European carbon prices tiptoed higher on very light volume on Monday, as market participants predicted sideways trade for the remainder of the week despite a surge in allowances coming to market this week via auctions.
Front-year EUA futures ended near the session’s high, gaining 5 cents to €7.49 after trading in a narrow range between €7.37-7.50. Volume was very light at 6.5 million units traded.
“The technical picture looks fragile. In addition, auction volume this week increases by 6 million compared to last week,” said Bernadett Papp, an analyst at Budapest-based brokers Vertis.
“Our range for this week is therefore between €7.19 (a Fibonacci retracement level) and €7.59 (last week’s high). The Relative Strength Index (RSI) being in neutral territory at 53 suggests further sideways movement.”
European governments will sell more than 15 million spot allowances this week, well above the 9 million offloaded last week.
A group of around 25 EU member states kicked off this week’s sales by auctioning 2.918 million EUAs for €7.38 each. The auction attracted bids worth 8.8 million allowances and cleared 3 cents above market, helping to support prices.
“With a full week of auctions the supply side should be plentiful. However, five auctions in a week is not a first so there is no reason the market cannot cope with the volume,” Redshaw Advisors wrote in a note to clients.
The firm noted that the last time 15 million units were sold in a week, EUA prices only lost 10 cents week-on-week. However, as that was in mid-April, a larger decline may have been warded off by last-minute compliance buying.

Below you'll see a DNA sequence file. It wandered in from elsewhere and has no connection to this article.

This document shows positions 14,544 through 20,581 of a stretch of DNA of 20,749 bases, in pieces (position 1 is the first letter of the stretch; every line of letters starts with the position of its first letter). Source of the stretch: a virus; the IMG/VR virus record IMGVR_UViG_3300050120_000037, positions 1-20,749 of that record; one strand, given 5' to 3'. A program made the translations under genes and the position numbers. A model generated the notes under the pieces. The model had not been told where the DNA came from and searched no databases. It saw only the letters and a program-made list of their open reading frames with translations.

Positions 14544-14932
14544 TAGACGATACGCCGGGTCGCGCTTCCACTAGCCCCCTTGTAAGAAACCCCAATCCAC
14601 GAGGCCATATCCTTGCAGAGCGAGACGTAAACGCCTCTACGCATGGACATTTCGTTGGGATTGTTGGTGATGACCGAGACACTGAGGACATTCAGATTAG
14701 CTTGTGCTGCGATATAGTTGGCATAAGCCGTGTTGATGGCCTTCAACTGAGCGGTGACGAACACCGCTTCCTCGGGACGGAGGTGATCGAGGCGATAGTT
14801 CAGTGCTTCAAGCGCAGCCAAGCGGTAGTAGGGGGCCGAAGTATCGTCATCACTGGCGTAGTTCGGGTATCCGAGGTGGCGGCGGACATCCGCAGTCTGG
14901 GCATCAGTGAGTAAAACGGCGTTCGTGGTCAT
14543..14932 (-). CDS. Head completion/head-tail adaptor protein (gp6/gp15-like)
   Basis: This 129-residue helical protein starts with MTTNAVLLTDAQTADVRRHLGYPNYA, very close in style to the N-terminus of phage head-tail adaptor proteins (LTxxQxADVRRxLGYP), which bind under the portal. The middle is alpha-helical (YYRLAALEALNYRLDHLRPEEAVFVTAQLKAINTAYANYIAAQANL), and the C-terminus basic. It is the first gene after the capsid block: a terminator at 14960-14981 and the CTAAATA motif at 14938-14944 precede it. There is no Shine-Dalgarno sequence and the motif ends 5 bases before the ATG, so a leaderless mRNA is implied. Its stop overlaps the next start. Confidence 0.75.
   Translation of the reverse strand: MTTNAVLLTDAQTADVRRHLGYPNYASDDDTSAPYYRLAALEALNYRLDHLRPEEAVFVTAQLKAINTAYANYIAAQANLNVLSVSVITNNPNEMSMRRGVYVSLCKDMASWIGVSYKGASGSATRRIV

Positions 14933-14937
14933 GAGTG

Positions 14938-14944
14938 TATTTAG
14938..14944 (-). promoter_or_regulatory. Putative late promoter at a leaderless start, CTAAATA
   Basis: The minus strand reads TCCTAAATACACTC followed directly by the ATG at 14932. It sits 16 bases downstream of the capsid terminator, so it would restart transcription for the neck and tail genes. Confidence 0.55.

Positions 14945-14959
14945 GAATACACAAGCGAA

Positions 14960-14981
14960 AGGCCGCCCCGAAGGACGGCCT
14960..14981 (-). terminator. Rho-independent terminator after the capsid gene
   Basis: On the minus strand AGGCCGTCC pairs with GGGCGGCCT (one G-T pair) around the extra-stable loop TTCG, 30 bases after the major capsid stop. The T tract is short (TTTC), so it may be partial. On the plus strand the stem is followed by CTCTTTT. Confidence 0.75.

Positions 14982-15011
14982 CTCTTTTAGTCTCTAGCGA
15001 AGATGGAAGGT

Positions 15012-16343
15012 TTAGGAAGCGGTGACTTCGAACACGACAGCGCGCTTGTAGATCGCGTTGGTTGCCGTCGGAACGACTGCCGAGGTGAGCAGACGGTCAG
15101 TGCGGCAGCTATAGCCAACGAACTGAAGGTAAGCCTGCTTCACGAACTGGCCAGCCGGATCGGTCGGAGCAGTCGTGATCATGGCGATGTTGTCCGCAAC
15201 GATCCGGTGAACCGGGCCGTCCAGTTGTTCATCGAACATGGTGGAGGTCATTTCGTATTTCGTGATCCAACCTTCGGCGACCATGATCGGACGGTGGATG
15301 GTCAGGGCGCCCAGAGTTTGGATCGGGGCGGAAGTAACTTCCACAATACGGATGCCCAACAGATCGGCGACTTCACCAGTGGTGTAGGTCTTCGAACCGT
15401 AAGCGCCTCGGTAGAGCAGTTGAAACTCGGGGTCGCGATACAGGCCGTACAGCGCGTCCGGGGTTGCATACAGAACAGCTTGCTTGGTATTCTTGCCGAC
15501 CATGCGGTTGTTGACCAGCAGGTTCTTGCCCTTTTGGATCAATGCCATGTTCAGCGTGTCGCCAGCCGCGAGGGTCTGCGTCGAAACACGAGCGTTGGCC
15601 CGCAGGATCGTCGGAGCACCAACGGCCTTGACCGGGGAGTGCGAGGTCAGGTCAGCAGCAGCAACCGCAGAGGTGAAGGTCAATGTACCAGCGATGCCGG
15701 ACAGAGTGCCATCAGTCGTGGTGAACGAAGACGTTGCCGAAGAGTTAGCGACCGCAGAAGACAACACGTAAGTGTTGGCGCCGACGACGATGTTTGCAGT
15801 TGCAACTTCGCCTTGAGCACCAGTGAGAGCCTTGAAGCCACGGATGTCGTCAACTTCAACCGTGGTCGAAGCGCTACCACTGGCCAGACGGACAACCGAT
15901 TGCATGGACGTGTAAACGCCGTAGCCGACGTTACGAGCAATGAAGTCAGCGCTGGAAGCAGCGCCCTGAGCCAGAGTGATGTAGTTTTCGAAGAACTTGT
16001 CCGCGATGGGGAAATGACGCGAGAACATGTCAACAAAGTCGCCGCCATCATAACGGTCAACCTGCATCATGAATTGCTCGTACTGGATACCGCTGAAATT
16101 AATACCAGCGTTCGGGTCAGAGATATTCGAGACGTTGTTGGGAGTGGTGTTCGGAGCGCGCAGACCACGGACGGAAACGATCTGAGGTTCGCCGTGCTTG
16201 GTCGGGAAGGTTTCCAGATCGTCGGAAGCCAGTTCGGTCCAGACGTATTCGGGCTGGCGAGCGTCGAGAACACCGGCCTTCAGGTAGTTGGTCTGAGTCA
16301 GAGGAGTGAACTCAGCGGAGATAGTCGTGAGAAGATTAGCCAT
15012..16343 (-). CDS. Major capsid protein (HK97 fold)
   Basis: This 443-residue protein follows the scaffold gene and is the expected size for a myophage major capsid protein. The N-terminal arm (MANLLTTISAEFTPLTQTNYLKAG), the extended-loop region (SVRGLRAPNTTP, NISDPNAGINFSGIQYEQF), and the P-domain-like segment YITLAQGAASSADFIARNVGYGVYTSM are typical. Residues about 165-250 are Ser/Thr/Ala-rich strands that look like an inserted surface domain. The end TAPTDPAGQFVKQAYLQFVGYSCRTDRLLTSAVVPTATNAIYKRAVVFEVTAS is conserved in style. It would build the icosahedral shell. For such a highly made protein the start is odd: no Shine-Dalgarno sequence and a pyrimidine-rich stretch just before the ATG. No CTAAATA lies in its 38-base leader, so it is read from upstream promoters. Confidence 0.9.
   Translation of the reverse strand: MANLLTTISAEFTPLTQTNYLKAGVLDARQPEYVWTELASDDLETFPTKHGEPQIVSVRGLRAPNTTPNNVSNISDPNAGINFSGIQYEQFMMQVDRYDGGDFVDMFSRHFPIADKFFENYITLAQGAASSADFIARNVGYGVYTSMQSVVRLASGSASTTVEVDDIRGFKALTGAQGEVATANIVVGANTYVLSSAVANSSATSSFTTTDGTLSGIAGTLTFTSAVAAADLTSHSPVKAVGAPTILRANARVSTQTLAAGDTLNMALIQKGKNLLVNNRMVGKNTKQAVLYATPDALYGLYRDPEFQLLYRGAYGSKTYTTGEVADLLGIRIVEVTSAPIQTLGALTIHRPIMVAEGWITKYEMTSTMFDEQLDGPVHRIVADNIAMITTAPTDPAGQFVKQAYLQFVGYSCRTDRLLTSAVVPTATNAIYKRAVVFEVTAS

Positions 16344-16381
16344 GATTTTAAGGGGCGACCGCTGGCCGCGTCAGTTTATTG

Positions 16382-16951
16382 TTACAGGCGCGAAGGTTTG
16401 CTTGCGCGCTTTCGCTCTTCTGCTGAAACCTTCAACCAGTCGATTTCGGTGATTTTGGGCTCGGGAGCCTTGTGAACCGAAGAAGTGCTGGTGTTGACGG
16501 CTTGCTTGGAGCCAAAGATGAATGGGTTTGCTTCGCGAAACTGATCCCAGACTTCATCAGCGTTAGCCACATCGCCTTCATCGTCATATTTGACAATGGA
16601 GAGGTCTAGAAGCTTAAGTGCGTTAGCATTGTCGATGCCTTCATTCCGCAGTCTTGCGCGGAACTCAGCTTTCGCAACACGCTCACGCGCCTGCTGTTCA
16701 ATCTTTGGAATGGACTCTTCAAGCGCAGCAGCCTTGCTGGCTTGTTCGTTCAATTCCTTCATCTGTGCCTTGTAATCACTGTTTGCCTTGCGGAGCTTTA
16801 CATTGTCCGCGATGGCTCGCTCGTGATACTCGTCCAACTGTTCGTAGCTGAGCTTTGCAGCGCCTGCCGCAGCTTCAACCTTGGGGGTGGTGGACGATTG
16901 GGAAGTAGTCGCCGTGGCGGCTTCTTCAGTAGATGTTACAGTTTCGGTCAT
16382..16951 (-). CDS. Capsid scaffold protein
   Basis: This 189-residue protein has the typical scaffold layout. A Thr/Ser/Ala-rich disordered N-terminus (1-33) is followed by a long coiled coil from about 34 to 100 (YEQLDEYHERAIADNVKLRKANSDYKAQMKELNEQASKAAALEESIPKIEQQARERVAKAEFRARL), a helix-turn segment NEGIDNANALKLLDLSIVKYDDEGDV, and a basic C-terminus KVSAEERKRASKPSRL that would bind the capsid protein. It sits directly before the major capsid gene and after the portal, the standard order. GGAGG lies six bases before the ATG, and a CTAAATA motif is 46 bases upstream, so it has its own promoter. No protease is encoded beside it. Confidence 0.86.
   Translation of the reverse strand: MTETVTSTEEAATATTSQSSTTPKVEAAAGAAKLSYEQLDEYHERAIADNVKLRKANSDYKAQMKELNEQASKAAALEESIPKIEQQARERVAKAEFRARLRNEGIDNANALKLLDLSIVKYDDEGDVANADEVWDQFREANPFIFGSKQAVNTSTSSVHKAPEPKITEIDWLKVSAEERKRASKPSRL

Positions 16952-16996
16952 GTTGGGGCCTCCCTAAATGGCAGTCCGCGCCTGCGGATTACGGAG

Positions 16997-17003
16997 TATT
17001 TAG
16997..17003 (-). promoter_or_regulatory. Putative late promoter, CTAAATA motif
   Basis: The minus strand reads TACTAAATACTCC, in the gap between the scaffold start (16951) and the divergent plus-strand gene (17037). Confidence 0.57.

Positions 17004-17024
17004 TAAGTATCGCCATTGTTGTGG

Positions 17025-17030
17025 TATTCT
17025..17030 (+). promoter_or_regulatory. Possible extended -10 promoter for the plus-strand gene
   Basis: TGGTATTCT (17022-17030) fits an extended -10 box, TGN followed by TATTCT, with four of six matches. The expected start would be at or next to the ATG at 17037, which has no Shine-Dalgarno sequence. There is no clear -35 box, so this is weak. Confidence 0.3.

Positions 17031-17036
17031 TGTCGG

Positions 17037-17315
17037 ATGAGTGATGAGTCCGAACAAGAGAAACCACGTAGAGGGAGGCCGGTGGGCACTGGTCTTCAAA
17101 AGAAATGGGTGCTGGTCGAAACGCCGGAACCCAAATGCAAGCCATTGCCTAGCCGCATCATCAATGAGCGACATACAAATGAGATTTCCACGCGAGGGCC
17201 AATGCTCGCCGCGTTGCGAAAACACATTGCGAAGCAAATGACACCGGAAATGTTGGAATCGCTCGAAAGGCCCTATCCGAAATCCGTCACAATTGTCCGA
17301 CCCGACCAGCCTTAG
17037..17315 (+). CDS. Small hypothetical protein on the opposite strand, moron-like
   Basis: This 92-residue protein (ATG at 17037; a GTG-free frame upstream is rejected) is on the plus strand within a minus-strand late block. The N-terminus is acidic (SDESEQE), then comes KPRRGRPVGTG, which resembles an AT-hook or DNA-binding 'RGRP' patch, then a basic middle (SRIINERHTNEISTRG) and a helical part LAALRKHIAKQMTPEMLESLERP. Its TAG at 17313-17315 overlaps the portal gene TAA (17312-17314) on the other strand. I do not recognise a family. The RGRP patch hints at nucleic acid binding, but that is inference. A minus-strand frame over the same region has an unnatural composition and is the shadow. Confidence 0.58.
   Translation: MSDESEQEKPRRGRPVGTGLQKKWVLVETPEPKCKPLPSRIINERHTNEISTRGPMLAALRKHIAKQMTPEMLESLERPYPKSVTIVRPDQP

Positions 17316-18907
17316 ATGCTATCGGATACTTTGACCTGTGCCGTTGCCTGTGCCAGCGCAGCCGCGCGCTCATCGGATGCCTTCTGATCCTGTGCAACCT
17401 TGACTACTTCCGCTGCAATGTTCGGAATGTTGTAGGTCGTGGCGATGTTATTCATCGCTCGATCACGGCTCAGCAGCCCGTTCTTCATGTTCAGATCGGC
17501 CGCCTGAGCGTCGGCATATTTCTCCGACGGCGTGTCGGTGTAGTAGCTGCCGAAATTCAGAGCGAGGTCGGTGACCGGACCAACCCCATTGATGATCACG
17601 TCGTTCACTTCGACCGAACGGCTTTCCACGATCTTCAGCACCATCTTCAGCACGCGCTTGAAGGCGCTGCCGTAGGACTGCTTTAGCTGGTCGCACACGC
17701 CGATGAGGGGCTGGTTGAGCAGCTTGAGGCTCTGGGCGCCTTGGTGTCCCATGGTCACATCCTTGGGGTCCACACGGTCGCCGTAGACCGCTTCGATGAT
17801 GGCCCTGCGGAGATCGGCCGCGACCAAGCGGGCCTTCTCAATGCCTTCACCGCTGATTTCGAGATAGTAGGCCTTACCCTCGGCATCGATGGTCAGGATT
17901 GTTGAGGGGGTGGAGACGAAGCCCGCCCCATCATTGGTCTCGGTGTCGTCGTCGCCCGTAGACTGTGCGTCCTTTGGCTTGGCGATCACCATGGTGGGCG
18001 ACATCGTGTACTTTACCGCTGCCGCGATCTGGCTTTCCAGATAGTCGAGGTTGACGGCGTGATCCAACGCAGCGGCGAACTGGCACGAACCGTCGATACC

“In the absence of this demand, the ability of the market to absorb the volume will be tested and some price softness is the most likely outcome. Overall there still looks to be little to significantly influence the price in either direction, and a range-bound week is again a probability.”
Redshaw predicted prices would oscillate between €7.20-7.70 this week.
“With the MSR plenary vote still four weeks away, there is nothing on the horizon that should drive prices in either direction aside from the usual,” it added, referring to supply and demand fundamentals.
Analysts at Thomson Reuters Point Carbon echoed this view:
“We are neutral on carbon this week amid sideways technical and policy signals and a lack of a clear direction from other drivers. Our technical signal this week is neutral as a result of last Friday’s doji candlestick.”
“Any volatility in the German power market remains a source of uncertainty,” they added.
German calendar-year baseload power prices displayed some weakness on Monday, with the front three years losing between 11 and 16 cents/MWh, or between 0.3% and 0.5%.
Their negative impact on German clean dark spreads was offset, however, by softer coal prices and a firmer euro, which helped lift the spreads back towards the one-month highs touched last week.
By Mike Szabo – firstname.lastname@example.org